At the NSCA’s HPC we have developed a low back strengthening program for SWAT and SOF operators. SEPTEMBER 2007 Figure 1 Figure 2a (figure 1) Suspended Crunches Figure 2b Start in a prone position with the feet in straps and the hands in a push-up position. our tactical athletes may be much older and suspension training has less impact on the joints. push the heels into the strap. suspension training develops full body strength as well as metabolic page 1. Begin by lifting the hips up and pulling both knees into the chest before returning to the start position. Unlike most athletic programs. Implementing a suspension training routine targeting the core will help reduce low back discomfort. Second. National Strength and Conditioning Association • www. supported by the arm.NSCA TSAC REPORT • ISSUE 01 tages. Although a daily lumbo-pelvic stability program is recommended1. Begin by pulling one heel towards the buttocks and then return it to the start position while bringing the other heel towards the buttocks. Suspension training is used in the TSAC training program with both soldiers and police. suspension training allows the operator the mobility of a full strength training program with minimal equipment to be implemented anywhere. Core strengthening is important for any type of performance and suspension training enables the user to develop both core stability and strength. lifting the hips off the ground.nsca-lift. Then take the free arm and slowly reach under the body and “tap” the ground before returning to the start position. training the core as little as twice per week may be effective in strengthening the trunk musculature. Side Planks Figure 3 (figure 3) Hamstring Bicycles Start in the supine position with the feet in straps and the hands along side the body on the ground.5 . suspension training is user friendly and allows for creativity. Keeping the legs straight. (figures 2a and 2b) Start with the feet in the straps while lying on your side. Thirdly. First. At the NSCA Human Performance Center (HPC) we use suspension training for recovery workouts as well as high intensity workouts. Continue to alternate for the desired number of repetitions. A strong core means a strong low back. Begin by lifting the hips upward and reaching with the free arm towards the sky.

Start in a prone position with the feet in straps and the body supported by the elbows and forearms. then return to the middle and pike again. Begin by pushing the forearms forward causing the body to move backwards. Repeat for the desired number of repetitions. Bend the knees to 90 degrees. (figure 5) Suspended Oblique Crunch (figure 7) Body Saw Start with the feet in straps and the hands in a push-up position. hold. Return to the start position.NSCA TSAC REPORT • ISSUE 01 SEPTEMBER 2007 Figure 4 Figure 6 Figure 5 Hip Press Suspended Pendulum Figure 7 (figure 4) (figure 6) Start in the supine position with the feet in straps and the hands along side the body on the ground.6 . and return to the start page 1.nsca-lift. keeping the knees at 90 degrees. National Strength and Conditioning Association • www. bringing the feet toward the hand on the other side of the body. Begin by pushing the heels into the strap and lifting the hips towards the sky. Begin by “piking” at the hips. Begin by bringing both knees towards the arm on one side of the body. keeping the feet flexed towards the shins. Start with the feet in straps and the hands in a push-up position. bringing the feet toward the hand on one side of the body. then return to middle and bring both knees towards the arm on the other side of the body. Repeat for the desired number of repetitions.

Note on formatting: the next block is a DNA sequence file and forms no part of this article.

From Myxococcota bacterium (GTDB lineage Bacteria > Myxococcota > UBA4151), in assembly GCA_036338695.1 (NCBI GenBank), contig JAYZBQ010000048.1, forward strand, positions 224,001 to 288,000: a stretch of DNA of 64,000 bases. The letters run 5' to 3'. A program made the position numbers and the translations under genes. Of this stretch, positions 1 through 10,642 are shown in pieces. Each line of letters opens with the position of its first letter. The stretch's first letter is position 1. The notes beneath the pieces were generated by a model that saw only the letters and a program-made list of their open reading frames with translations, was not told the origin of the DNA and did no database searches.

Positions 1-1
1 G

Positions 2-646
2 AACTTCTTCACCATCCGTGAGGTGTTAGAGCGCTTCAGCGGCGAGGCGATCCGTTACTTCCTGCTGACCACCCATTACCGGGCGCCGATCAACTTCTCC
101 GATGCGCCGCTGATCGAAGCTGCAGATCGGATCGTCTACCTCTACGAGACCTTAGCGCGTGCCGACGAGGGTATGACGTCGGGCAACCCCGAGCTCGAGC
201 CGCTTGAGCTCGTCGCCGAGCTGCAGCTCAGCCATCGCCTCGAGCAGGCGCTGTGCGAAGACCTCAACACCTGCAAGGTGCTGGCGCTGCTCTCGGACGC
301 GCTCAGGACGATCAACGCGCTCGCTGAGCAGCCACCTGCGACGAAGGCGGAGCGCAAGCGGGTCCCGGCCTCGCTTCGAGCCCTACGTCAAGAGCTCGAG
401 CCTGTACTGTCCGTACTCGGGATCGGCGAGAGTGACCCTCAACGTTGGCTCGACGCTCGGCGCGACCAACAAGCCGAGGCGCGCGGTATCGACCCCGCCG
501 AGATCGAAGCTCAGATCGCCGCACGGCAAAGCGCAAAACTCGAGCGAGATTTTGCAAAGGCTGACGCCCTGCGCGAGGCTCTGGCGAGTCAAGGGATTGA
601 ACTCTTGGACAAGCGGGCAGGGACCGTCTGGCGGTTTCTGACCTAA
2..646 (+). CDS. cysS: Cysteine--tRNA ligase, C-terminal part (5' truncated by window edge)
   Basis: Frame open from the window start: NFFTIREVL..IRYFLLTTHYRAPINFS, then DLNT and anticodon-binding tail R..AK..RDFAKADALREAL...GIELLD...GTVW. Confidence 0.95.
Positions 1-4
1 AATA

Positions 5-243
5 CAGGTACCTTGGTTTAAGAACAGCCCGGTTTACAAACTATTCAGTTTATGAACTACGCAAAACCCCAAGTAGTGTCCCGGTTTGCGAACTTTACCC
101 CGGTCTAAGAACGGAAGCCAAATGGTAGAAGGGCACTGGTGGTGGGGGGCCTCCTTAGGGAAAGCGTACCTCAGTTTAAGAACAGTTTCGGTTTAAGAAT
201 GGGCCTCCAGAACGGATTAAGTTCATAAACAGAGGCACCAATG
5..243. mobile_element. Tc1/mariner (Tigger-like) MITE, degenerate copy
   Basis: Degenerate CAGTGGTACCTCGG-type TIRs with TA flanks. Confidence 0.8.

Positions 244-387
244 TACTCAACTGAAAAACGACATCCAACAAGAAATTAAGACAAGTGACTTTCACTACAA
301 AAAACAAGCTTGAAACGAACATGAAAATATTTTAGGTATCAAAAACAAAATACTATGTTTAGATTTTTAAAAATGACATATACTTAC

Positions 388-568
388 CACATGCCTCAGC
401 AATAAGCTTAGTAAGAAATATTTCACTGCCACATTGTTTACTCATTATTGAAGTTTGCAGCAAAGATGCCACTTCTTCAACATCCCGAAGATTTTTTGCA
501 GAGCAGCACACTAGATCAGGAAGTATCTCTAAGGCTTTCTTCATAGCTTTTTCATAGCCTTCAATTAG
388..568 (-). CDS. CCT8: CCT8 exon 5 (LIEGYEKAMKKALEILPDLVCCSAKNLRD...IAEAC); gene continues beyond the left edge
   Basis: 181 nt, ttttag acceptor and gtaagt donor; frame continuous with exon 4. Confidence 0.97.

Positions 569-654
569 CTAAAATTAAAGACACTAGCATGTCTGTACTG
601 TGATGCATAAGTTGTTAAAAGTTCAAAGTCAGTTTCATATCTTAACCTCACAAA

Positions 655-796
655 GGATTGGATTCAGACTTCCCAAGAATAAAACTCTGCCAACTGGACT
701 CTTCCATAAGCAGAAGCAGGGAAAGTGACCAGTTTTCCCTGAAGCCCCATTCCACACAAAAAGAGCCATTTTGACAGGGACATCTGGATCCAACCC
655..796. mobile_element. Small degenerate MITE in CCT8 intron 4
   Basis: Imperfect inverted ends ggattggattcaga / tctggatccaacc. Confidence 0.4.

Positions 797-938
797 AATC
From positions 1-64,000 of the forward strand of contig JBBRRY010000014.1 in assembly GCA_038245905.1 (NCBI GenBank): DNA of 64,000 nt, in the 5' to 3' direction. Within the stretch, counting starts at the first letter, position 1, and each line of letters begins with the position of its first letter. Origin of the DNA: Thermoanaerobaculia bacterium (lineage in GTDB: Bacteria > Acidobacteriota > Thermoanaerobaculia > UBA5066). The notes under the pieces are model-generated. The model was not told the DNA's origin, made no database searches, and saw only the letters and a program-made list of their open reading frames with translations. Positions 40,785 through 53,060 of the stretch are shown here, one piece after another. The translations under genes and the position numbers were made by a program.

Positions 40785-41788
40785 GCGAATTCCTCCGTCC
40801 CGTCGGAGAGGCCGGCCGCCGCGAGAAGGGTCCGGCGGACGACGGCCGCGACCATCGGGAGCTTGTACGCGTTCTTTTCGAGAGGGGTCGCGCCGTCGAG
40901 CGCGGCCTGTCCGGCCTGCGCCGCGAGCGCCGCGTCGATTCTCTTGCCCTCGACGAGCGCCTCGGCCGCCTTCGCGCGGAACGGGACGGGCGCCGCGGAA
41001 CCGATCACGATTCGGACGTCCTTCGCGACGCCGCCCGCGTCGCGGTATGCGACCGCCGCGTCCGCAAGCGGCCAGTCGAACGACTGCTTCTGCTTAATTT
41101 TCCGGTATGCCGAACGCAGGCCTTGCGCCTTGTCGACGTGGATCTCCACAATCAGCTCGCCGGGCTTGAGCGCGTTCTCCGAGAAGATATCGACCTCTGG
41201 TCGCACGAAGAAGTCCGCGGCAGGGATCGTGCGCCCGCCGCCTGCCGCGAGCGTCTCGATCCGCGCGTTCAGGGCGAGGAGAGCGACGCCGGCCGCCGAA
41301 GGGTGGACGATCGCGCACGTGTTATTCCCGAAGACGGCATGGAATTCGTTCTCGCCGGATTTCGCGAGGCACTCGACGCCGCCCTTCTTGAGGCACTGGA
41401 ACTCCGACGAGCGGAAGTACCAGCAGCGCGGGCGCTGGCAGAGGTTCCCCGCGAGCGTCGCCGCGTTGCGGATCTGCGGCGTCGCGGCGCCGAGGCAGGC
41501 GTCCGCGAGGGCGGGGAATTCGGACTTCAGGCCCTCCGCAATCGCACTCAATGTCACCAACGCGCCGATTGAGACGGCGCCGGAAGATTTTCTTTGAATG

National Strength and Conditioning Association • www.. the emphasis is greatly dependent on your or your team’s needs. pulling the feet towards the hands. 2007. Begin by slowly “piking” at the hips. Registrants have 1 in 120 chance of winning. (2007).  1 2 Gamble P. As with any training method. Fitness Anywhere.  You do not need to be present to win. 2005 Participating in the 2007 Endurance Training Symposium enters you for a FREE iPOD® Nano and Nike + iPod Sport Kit. you agree for us to use your name and picture for promotions and testimonials on NSCA page 1. Inc. Origins of the TRX. October 19. One iPOD® Nano and Nike + iPOD Sport Kit is drawn on Friday.nsca-lift. 29(1):58 – 68. publications and web site.7 . and then return slowly to the start position. Hold this position.NSCA TSAC REPORT • ISSUE 01 SEPTEMBER 2007 (figure 8) Suspended Pike Start in prone position with the feet in straps and the hands supporting the body in a push-up position. CA. Suspension Training is an innovated way to train the entire body and may give you a logistical advantage to implementing a physical conditioning program for your team. please contact the NSCA Conference Department at 800-815-6826. TRX Suspension Trainer Manual. Strength and Conditioning Journal. If you have any questions about winning the iPod® Nano and Nike + iPod Sport Kit. San Francisco. An Integrated Approch to Training Core Stability. If you win.